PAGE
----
Development and characterization of peptide antioxidants from sorghum proteins



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Antioxidants are widely used in food industries to delay lipid oxidation and prevent oxidative deterioration. In recent years, growing interests in developing safe and efficient antioxidants from natural sources due to the health-related risks associated with synthetic antioxidants. Recently, peptide antioxidants have drawn growing interests as since proteins are a macronutrient with various functionalities and high consumer acceptability. A lot of dietary proteins have been validated for their antioxidant potentials especially those obtained from animal proteins, nuts and pulses. Relatively less information is available on characterizing the antioxidant profile of cereal protein, and even less for sorghum protein. Sorghum is the fifth largest crop worldwide and is the third in United States. U.S. is leading in global sorghum production and distribution, and the state of Kansas is producing nearly half of U.S. sorghum. Currently, about one third of the U.S. sorghum is being used for ethanol production, resulting in more than 450 kilotons of by-products (e.g., DDGS) annually, which were often discarded or underutilized. DDGS is a premium protein source (~ 30% protein) that could be potentially modified into value-added products such as peptide antioxidants. In this study, relevant literatures detailing the extraction of cereal proteins, enzymatic hydrolysis of proteins, purification and characterization of hydrolysates, and evaluation of antioxidant profiles were extensively reviewed in Chapter 1. As preliminary experiments, sorghum kafirin protein was extracted from defatted sorghum white flour and hydrolyzed by 10 different types of enzymes from microbial, plant and animal sources. Hydrolysates prepared with Neutrase, Alcalase, and Papain displayed the most promising antioxidant activities as well as total protein recovery were primarily selected and investigated in depth described in Chapter 2, Chapter 3, and Chapter 4. The reaction conditions including substrate content, enzyme-to-substrate ratio, and hydrolysis time are critical parameters in producing peptides with desired activity and consistency, were therefore examined and optimized for each case of kafirin hydrolysates. The antioxidant capacity of the resulting hydrolysates was measured for antioxidant capacity through in vitro assays (DPPH, ABTS, ORAC, reducing power, and metal chelating) and then demonstrated in model systems (oil-in-water emulsion and ground meat). The fractions of hydrolysates possessing strongest activities were further fractionated by gel filtration and HPLC. Peaks representing the largest areas from HPLC were identified for major sequences by MALDI-TOF-MS. The experiment results indicated that all the three selected fractions of kafirin hydrolysates revealed excellent inhibition effects against oil and fat oxidations, which could be employed as tools to predict their performances in real food products. In addition, the structure studies showed that medium-sized hydrolysates of Neutrase (3 – 10 kDa) and Alcalase (5 – 10 kDa), and small-sized hydrolysates of Papain (1 – 3 kDa) exhibited relatively stronger activities. This study provided a workable processing method and critical reaction parameters for the production of peptide antioxidants from sorghum protein. The experiment results revealed that the sorghum peptide antioxidant could act through multiple mechanisms including free radical scavenging, metal ion chelation, hydrogen donating, and forming physical barriers to minimize the contact of oxidative agents to targets. These antioxidative peptides are a promising ingredient that can be potentially incorporated to food and feed products as alternatives to synthetic antioxidants or synergetic elements to nonpeptic antioxidants for protection of susceptible food ingredients. This study also made a positive impact to sorghum ethanol industry by guiding the conversion of sorghum protein-rich by-products into value-added antioxidant products as an additional revenue stream.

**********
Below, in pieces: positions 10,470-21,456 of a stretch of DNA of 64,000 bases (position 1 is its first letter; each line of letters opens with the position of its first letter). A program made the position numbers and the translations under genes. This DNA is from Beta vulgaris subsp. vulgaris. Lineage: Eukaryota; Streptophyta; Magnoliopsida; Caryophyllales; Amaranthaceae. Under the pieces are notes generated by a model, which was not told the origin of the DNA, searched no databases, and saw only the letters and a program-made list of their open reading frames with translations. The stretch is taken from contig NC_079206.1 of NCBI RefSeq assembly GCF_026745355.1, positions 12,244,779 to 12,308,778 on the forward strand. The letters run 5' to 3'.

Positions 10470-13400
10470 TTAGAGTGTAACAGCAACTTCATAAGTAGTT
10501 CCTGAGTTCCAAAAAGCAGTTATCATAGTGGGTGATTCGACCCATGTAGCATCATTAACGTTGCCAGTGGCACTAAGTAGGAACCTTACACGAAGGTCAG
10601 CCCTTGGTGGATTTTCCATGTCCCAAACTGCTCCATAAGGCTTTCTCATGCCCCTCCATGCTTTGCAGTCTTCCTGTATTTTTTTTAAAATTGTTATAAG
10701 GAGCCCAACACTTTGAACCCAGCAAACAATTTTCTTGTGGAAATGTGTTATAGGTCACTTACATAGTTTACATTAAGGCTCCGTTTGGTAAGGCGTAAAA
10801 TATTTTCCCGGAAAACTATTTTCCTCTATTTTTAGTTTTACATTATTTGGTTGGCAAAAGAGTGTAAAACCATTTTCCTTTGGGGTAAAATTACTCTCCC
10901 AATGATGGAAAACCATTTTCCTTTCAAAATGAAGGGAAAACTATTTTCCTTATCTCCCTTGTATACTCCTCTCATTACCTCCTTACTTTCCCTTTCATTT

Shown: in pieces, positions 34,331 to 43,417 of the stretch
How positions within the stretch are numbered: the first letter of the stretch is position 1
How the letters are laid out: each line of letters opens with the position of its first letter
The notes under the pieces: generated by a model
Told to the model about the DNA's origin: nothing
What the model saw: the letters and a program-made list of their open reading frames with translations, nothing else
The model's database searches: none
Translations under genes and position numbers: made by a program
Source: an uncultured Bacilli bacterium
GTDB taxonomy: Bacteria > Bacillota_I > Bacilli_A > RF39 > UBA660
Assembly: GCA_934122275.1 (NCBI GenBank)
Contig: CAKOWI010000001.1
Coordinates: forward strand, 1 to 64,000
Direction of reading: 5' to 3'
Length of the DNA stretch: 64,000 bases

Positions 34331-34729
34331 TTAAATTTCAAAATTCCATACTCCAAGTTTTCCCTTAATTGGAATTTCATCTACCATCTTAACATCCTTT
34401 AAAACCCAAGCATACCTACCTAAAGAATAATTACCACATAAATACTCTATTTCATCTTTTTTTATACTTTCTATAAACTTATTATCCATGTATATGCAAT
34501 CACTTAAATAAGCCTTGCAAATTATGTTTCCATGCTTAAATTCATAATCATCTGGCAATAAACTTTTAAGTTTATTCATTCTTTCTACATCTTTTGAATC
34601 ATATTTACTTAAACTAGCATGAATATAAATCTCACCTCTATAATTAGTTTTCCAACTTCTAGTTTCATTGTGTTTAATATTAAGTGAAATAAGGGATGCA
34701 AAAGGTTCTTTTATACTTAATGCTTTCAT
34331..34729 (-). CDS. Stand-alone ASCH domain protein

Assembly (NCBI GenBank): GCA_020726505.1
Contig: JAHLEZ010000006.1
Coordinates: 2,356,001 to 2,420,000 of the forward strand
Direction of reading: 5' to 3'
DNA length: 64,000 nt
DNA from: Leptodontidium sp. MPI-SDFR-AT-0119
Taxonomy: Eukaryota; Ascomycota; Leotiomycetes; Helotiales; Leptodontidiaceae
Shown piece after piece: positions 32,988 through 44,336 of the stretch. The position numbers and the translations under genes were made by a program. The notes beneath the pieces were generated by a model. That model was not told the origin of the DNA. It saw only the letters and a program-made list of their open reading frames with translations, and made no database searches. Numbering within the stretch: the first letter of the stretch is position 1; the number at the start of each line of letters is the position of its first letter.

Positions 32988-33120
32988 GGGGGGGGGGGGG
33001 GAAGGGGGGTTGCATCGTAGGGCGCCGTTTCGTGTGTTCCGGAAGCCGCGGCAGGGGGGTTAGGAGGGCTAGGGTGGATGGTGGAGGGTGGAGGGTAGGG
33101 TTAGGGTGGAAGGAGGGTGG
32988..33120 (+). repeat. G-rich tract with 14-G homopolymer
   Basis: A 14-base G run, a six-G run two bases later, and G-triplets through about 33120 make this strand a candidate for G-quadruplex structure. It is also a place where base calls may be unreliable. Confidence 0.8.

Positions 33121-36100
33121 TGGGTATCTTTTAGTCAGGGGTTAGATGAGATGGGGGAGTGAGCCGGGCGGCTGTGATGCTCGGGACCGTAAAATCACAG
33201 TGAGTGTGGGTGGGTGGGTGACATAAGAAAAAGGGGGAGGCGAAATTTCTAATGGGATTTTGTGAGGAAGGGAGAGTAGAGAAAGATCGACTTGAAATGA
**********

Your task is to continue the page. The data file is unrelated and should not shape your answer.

Peptide antioxidant, Sorghum, Bioactive peptide, Protein, Enzymatic hydrolysis, Natural antioxidants

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Master of Science


Department of Grain Science and Industry

Major Professor

Yonghui Li